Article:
The Temperamental (but friendly) Pyrenees
February 23, 2001
Some unique features of hiking in the French Pyrenees (with a British walking company) were apparent in the very interesting account given by Chuck Reul of his two-week trip taken with wife Sandra. The two weeks were programmed differently. The first week’s hikes were all “base camped” from one town. These hikes were with a group of eight and a guide. The second week’s hikes were “do it yourself” inn-to-inn hikes. For these latter, complete maps and trail guide-books were supplied as well as pre-hike briefings.
The lunches supplied were definitely not your typical brown-bagger — 3-star at least! The French apparently disdain the lowly sandwich; the main course was a casserole! It’s not surprising, of course, that every meal time was a gastronomic delight. It behooves one to burn up some calories.
The latter was no problem — the hikes took from three to seven hours and always involved appreciable elevation gain. One of the more strenuous, for example, started at 5500 ft. elevation for a 3000-ft, gain. There are hundreds of miles of well marked, so-called “Grand Route” trails (some difficult stream crossings were experienced). At strategic points there are manned refuges with food and telephone available. Fresh bread is flown in weekly by helicopter! We can only say (in the vernacular) for this Gaelic flavored hiking—“Vive le difference!”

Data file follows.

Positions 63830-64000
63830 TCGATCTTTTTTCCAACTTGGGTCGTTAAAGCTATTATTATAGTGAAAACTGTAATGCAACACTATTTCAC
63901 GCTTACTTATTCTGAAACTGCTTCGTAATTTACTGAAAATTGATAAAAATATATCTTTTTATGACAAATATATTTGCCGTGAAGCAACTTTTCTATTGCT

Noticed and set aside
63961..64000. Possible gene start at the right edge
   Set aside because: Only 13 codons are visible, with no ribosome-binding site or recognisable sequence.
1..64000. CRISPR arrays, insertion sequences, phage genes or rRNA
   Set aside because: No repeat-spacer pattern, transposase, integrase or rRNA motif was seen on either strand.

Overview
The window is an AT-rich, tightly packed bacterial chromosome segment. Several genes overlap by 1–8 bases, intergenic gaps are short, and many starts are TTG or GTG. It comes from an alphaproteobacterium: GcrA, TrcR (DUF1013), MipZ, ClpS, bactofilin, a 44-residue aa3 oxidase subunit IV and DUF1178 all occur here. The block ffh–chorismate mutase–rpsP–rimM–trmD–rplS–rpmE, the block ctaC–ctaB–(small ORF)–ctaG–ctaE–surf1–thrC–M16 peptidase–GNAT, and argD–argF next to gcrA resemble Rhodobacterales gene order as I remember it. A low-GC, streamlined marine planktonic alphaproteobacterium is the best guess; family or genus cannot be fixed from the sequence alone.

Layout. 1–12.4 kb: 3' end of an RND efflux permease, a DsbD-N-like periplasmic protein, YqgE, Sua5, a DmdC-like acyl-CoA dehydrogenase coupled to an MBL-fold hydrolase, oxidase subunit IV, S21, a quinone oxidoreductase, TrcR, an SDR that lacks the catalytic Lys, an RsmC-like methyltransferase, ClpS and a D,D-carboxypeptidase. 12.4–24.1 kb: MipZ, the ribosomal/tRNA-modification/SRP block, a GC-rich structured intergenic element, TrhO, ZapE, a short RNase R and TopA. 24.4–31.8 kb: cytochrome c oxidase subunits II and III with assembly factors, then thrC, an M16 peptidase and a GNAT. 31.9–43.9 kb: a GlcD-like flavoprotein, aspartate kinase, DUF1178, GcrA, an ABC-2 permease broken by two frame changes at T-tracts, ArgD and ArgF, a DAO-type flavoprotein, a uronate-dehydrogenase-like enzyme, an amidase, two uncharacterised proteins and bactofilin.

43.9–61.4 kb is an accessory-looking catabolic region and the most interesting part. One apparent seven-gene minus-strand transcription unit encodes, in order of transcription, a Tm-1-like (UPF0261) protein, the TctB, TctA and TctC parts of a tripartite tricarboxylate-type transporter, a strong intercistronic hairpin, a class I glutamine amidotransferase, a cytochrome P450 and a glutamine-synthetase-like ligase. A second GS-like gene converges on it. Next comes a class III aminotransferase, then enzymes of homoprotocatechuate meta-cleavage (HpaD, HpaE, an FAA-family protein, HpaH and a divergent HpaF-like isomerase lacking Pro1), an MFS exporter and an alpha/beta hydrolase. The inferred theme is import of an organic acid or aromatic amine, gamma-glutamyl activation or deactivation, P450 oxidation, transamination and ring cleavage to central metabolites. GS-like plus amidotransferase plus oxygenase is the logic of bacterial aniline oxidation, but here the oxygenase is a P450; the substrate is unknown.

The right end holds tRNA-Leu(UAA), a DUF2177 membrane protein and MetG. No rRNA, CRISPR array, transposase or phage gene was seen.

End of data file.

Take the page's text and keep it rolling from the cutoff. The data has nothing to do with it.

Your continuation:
But Mother nature lets you know who is really in charge. Extremely variable weather, as experienced by the Reuls (in June) is characteristic of the Pyrenees. Daytime temperatures varied from 51° to 96°. At one high trailhead the temperature was 32°. A 30 mi/hr. wind, an obscuring mist, and torrential rains were experienced; also a heavy snowfall, that then completely disappeared in a couple of days. So, be prepared.
Having taken ten “walking” trips with British companies, Chuck highly recommends this way to go, and will gladly field any questions (485-0301 or firstname.lastname@example.org). A book, “The Pyrenees” by Gibbons and Davies (1990), is informative and beautifully illustrated.